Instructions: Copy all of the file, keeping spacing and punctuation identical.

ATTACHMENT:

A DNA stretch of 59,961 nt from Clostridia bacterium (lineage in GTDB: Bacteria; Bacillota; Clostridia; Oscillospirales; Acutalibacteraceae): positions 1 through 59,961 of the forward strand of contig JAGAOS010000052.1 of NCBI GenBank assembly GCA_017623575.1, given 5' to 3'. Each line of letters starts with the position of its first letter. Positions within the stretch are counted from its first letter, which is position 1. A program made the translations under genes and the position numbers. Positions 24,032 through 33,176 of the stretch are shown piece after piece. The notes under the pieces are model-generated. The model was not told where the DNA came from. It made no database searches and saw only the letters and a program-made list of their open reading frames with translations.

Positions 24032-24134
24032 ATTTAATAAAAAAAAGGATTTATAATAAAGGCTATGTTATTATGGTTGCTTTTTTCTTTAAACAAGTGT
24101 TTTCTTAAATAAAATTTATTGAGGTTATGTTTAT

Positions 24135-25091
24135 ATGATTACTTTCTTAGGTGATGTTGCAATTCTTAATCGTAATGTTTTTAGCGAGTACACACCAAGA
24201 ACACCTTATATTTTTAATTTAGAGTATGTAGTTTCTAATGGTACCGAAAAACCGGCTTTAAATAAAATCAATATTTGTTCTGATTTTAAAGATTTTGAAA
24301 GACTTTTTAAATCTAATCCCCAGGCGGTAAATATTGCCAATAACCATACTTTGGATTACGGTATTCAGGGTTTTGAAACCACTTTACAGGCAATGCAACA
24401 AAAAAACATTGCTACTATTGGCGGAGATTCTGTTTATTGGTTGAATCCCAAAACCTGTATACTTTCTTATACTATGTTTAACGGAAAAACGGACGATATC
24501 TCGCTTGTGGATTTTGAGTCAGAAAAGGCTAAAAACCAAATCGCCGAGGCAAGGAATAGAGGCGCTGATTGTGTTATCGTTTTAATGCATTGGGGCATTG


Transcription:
A DNA stretch of 59,961 nt from Clostridia bacterium (lineage in GTDB: Bacteria; Bacillota; Clostridia; Oscillospirales; Acutalibacteraceae): positions 1 through 59,961 of the forward strand of contig JAGAOS010000052.1 of NCBI GenBank assembly GCA_017623575.1, given 5' to 3'. Each line of letters starts with the position of its first letter. Positions within the stretch are counted from its first letter, which is position 1. A program made the translations under genes and the position numbers. Positions 24,032 through 33,176 of the stretch are shown piece after piece. The notes under the pieces are model-generated. The model was not told where the DNA came from. It made no database searches and saw only the letters and a program-made list of their open reading frames with translations.

Positions 24032-24134
24032 ATTTAATAAAAAAAAGGATTTATAATAAAGGCTATGTTATTATGGTTGCTTTTTTCTTTAAACAAGTGT
24101 TTTCTTAAATAAAATTTATTGAGGTTATGTTTAT

Positions 24135-25091
24135 ATGATTACTTTCTTAGGTGATGTTGCAATTCTTAATCGTAATGTTTTTAGCGAGTACACACCAAGA
24201 ACACCTTATATTTTTAATTTAGAGTATGTAGTTTCTAATGGTACCGAAAAACCGGCTTTAAATAAAATCAATATTTGTTCTGATTTTAAAGATTTTGAAA
24301 GACTTTTTAAATCTAATCCCCAGGCGGTAAATATTGCCAATAACCATACTTTGGATTACGGTATTCAGGGTTTTGAAACCACTTTACAGGCAATGCAACA
24401 AAAAAACATTGCTACTATTGGCGGAGATTCTGTTTATTGGTTGAATCCCAAAACCTGTATACTTTCTTATACTATGTTTAACGGAAAAACGGACGATATC
24501 TCGCTTGTGGATTTTGAGTCAGAAAAGGCTAAAAACCAAATCGCCGAGGCAAGGAATAGAGGCGCTGATTGTGTTATCGTTTTAATGCATTGGGGCATTG